No they addressed whether the husband can legitimately be said to have an interest in her bodily functions to the point that she must notify him of them. And they rightly point out that when you allow such an interest you are paving the way to requiring consent. And in their last sentence they explicitly say what I’ve been saying: “A State may not give to a man the kind of dominion over his wife that parents exercise over their children.”

  14. A Houston Democrat is a garden variety democrat. The GOP switchover occurred years ago. There are no more dixiecrats or Reagan democrats. They’re in the GOP now.

  15. Human reproduction is of course a thing unto itself, and cannot usefully be compared to anything else, making discussion difficult.

    But here in California, we just voted against parental notification, meaning that the male has no rights or say about any facet of the reproduction process except at its onset.

    That is the prevailing philosophy in this country at this time and is the core issue here, IMO. It might not be unfair to propose that if the male incurs an 18-year obligation for helping to initiate the process, he might retain some rights in it.

  16. “It might not be unfair to propose that if the male incurs an 18-year obligation for helping to initiate the process, he might retain some rights in it.”

    He incurs no 18 year obligation if the woman in question has an abortion so the point is irrelevent to a discussion of abortion notification.

  17. We have already made a joke of marriage; the only thing left to do is profane it.

    Who is we?

    BTW, do you recall our little argument about what the polls meant regarding “restrictions” on abortion?

    I have mixed feelings on spousal notification. Parental, I have no problems. However, I do wonder how it’s enforceable, do they require women to proven they aren’t married?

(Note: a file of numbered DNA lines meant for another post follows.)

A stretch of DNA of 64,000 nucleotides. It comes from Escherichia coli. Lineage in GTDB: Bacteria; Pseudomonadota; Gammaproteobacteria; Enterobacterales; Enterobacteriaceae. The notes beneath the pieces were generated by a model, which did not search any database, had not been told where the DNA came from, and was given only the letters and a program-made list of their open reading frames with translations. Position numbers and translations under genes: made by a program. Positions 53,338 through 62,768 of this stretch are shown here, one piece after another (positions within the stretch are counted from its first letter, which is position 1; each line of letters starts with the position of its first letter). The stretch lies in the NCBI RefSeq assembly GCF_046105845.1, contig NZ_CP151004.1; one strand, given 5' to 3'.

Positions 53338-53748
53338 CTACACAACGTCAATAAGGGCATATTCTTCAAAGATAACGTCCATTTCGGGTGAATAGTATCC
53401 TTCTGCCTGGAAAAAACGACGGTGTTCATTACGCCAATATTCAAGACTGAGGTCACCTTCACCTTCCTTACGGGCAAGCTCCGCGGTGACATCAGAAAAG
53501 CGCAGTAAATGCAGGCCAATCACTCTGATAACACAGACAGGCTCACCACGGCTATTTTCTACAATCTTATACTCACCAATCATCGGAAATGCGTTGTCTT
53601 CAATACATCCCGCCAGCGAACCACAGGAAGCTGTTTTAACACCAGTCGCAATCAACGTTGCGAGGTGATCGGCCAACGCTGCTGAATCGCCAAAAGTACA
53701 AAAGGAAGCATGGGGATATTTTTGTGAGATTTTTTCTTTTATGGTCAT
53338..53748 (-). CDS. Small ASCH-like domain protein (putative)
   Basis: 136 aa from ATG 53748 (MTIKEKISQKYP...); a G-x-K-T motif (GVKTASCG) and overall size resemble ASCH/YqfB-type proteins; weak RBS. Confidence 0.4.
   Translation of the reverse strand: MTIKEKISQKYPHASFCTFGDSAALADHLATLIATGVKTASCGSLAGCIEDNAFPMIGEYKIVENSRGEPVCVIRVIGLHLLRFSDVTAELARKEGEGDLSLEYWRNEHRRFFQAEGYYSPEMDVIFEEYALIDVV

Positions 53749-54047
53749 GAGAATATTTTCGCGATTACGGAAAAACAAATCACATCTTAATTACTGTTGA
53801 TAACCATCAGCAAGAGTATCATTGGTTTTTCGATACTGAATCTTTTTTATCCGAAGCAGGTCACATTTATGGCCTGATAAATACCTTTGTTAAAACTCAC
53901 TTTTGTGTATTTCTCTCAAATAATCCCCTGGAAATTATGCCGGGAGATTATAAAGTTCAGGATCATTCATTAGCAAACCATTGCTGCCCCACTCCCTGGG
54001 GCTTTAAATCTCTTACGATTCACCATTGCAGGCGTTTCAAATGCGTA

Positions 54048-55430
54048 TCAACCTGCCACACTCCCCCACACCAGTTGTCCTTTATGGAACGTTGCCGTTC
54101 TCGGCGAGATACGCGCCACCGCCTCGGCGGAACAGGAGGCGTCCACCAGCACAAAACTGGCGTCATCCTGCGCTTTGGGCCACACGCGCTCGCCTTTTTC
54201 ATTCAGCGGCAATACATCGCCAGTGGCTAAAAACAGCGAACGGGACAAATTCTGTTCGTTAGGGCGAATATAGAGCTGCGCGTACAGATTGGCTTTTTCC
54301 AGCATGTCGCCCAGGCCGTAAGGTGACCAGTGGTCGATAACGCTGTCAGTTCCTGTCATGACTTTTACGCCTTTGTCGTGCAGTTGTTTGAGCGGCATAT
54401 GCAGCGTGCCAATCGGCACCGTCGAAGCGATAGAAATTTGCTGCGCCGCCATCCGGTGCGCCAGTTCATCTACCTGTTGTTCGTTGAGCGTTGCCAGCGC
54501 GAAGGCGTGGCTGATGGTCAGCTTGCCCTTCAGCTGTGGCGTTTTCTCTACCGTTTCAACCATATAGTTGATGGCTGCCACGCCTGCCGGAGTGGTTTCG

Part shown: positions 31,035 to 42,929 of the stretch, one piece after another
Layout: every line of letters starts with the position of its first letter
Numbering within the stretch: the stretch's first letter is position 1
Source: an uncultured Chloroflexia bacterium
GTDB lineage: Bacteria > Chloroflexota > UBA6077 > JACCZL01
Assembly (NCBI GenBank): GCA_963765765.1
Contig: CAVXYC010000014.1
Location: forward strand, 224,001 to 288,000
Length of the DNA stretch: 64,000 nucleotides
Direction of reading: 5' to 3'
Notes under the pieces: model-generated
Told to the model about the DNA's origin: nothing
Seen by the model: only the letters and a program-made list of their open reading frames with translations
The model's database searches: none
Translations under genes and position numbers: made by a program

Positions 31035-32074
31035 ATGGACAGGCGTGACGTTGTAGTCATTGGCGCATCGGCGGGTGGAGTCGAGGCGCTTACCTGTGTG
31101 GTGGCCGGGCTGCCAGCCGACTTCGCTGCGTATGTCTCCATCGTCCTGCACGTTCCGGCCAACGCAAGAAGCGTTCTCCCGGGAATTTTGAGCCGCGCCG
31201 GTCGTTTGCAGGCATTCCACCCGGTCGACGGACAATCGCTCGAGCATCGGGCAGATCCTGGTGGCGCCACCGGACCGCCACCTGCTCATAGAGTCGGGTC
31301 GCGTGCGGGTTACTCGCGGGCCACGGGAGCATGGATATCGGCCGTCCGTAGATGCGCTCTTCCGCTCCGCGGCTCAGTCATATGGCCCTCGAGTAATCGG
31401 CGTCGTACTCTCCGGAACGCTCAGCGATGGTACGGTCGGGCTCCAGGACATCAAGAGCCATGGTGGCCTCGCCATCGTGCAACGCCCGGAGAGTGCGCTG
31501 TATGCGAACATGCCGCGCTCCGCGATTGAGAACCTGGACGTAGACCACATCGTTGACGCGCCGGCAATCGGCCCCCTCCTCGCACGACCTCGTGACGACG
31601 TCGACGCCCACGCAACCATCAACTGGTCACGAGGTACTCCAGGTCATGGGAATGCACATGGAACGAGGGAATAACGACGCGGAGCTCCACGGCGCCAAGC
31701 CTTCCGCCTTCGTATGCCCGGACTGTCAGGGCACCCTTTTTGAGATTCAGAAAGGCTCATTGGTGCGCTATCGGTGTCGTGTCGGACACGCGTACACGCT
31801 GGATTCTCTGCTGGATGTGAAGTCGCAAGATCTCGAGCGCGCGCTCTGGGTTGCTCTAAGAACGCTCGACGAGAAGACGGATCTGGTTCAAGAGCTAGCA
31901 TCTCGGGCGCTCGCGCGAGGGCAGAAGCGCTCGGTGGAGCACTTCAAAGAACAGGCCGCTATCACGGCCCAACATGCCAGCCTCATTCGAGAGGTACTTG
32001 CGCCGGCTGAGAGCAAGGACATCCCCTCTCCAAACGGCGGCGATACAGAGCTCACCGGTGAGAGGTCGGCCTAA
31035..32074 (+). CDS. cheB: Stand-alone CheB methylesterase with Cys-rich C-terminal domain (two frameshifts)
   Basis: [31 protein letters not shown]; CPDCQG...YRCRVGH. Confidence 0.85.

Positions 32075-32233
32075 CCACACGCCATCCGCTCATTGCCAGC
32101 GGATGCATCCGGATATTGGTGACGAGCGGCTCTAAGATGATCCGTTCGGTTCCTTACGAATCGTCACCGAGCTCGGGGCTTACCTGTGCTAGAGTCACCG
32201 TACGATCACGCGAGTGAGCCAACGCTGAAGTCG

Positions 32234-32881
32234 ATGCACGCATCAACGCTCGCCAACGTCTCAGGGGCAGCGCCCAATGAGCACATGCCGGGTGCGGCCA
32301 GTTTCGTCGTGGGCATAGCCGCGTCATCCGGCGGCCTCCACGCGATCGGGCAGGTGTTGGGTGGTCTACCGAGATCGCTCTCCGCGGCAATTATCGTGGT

I said earlier on this site that I don’t believe the D’s will spend much political capital on opposing Alito, unless they can find something that is “way out there” which seems unlikely from his decisions I’ve read.

  18. But here in California, we just voted against parental notification, meaning that the male has no rights or say about any facet of the reproduction process except at its onset.

    How do you get that? Parental notification isn’t about male versus female, nor is it about the father of the fetus. It’s about the parents of the minor seeking the procedure. I’m not saying you’re wrong on the broader point – having no real desire to get into it – but it doesn’t seem like you can make that logical leap from the information provided.

  19. I have mixed feelings on spousal notification. Parental, I have no problems. However, I do wonder how it’s enforceable, do they require women to proven they aren’t married?

    Studies show that something like 90% of pregnant teens choose to involve or notify a parent of their decision.

    The proposition, such as it was, was a straw man designed to insert a specific definition of fetus and a specific definition of abortion into the law, paving the way for future challenges. Prop 73 was a sham.

    I, too, have mixed feelings on spousal/partner notification. However, we must consider that the spouse/partner assumes none of the physiological, psychological, and sociological risks inherent to pregnancy. In light of those, I have a hard time placing the partner on the same level as the woman.

  20. I was tying parenthood to the reproductive process.

    No, I got that, and I think it’s a valid point worth making. But it doesn’t fit in the context of Prop 73 or even the broader context of parental notification, which is where you placed it.

  21. On spousal notification, I can’t understand why the husband is completely invested (forcibly if need be) in the life of the child if the wife decides to have the baby, but has no rights of any kind if she is pregnant and does not want the child. To me, that’s an injustice. If you have the responsibility, you should have some of the rights.

  22. Let me just repeat what Dick Morris told Neil Boortz the other day on the air. He said that he believes that Bush overreached with the Alito nomination; he predicts that Alito will not be confirmed.